In Hollywood, where first reports of Hudson's illness were greeted by an outpouring of affection and concern, public comments were guarded. A longtime Hudson friend, actor Jim Nabors, "has decided not to make a statement," said his manager, Barbara Demeicki. Linda Evans, who costarred with Hudson in the TV series "Dynasty," had no comment. According to Joshua Baser, an associate of Evans' theatrical management agency, "She does not want to get involved in this." A spokesman for actress Susan Saint James, who costarred with Hudson in the popular television series "McMillan and Wife," said that Saint James would take no phone calls on Hudson. Carol Burnett, who appeared with Hudson in several stage plays and television programs, was inaccessible. Her publicist, Rick Ingersoll, said Burnett would have no statement.
One publicist, promised anonymity, said, "One of the reasons people don't want to talk about this issue is that it is so ghoulish. What can one say? Rock Hudson has so many friends and admirers here in town. He's a very well-liked man."
"I feel sadness anytime anyone is diagnosed," said Newton Dieter, director of the Gay Media Task Force and a consultant to "Dynasty," which features a gay character. "My hope would be that the general public would recognize that this is a disease that could hit anyone and hopefully that will help us in the battle to get more money to find a cause and find a cure."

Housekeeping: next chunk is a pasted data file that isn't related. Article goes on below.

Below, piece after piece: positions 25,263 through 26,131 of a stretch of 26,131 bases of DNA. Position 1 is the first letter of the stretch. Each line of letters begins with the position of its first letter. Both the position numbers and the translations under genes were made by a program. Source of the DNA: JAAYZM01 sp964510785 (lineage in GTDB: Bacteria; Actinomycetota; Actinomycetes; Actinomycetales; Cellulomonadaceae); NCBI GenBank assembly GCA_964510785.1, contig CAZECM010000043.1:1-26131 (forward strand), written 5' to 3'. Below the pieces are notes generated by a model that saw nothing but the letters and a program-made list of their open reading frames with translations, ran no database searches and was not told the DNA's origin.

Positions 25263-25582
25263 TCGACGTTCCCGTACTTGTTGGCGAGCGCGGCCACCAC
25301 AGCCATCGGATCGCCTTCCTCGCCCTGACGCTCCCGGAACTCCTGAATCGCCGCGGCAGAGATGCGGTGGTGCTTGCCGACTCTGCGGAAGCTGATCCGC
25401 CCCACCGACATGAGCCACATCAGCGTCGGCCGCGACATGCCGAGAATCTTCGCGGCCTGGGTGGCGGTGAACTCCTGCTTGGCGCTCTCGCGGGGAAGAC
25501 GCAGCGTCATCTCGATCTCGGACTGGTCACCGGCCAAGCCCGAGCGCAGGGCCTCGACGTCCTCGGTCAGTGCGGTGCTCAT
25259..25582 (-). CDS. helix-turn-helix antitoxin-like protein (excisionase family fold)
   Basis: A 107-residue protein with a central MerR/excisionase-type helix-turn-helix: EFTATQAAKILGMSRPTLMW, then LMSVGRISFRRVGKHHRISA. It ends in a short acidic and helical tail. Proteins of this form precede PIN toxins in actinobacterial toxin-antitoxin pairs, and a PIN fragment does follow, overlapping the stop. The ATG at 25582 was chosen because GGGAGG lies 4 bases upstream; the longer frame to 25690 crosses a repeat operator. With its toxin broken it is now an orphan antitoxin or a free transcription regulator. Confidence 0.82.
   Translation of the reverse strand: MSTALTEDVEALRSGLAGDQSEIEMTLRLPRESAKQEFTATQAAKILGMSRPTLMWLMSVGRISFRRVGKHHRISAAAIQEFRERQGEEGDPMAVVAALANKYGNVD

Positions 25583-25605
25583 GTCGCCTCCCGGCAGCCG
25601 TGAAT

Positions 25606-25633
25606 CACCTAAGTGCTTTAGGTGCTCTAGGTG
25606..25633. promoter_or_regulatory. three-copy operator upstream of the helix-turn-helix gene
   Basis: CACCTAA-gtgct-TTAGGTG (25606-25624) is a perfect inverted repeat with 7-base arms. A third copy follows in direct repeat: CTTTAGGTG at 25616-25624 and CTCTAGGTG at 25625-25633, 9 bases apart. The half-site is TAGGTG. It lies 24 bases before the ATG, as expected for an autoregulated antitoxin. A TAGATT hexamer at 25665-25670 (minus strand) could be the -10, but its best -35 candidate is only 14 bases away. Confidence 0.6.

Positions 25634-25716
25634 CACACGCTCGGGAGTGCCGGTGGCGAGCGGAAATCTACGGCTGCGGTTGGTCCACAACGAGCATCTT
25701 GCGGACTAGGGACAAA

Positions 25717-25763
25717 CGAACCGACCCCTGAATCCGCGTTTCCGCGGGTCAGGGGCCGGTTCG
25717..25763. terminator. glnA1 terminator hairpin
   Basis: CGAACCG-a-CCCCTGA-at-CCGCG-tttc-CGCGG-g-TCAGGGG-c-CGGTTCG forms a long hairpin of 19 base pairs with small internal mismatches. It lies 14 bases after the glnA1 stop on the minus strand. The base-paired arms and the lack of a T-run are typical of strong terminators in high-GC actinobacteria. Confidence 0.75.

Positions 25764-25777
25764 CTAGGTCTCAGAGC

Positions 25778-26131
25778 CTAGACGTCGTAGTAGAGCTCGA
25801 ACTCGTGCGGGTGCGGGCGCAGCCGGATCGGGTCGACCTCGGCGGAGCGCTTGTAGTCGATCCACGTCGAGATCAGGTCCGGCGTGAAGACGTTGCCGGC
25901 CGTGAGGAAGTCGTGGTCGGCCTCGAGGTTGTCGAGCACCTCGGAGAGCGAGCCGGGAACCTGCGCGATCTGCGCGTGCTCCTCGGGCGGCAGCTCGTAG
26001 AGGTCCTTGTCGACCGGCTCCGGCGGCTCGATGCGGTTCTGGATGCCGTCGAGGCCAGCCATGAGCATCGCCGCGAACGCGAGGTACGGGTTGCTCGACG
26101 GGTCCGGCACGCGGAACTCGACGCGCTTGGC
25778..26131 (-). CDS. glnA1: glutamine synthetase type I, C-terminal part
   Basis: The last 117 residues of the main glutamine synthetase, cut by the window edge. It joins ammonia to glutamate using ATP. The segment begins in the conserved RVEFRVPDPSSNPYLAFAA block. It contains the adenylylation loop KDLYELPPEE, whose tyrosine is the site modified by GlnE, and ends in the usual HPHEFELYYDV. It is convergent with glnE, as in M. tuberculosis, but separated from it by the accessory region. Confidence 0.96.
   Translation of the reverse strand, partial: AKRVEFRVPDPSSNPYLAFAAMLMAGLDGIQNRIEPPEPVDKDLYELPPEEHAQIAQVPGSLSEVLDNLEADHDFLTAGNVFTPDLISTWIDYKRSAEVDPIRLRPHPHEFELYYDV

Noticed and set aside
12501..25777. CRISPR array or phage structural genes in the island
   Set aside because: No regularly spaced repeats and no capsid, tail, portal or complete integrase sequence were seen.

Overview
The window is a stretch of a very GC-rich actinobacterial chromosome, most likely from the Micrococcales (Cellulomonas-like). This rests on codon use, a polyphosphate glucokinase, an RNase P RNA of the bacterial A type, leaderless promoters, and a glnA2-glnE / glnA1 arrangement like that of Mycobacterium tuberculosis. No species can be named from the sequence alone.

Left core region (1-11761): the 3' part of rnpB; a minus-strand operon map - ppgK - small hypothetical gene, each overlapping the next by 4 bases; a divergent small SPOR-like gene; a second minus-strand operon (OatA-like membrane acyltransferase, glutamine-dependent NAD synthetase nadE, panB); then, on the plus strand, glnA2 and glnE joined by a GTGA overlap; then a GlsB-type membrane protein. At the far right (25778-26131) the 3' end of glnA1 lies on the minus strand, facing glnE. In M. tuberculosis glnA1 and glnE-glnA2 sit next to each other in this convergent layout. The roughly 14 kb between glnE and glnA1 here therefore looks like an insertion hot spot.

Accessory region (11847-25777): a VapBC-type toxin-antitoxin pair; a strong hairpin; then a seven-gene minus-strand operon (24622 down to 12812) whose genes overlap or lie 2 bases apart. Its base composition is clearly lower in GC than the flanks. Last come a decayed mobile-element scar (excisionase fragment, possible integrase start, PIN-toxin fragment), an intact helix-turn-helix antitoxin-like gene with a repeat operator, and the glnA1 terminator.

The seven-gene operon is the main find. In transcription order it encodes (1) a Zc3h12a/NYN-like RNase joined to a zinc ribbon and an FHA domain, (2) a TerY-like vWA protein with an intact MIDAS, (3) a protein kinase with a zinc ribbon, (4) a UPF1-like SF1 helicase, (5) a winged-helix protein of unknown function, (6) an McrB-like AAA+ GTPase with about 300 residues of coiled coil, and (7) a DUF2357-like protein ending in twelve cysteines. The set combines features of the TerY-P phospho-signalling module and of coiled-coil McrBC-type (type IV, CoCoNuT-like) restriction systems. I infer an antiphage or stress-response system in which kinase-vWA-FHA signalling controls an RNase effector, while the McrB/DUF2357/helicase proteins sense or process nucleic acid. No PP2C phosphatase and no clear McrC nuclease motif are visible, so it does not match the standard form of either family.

Los Angeles City Councilman Michael Woo said his 13th district, which includes Hollywood, Silver Lake, Los Feliz, and Echo Park, "has more openly gay and lesbian people than any other district" and also more reported cases of AIDS than any other Los Angeles district. The AIDS Project LA reports that about 30 percent of the AIDS cases they see come from Woo's district.
"There's a strong feeling within the gay community that the disease of AIDS is being pigeonholed as a gay issue and does not need to be treated seriously . . . " said Woo. "I think the disclosure by Rock Hudson and just the acceleration of reports of people that city council people know are dying of AIDS will change that perception. So, I would say that unfortunately Hudson's diagnosis is helpful -- in broadening the perception and showing that it's a general public health hazard."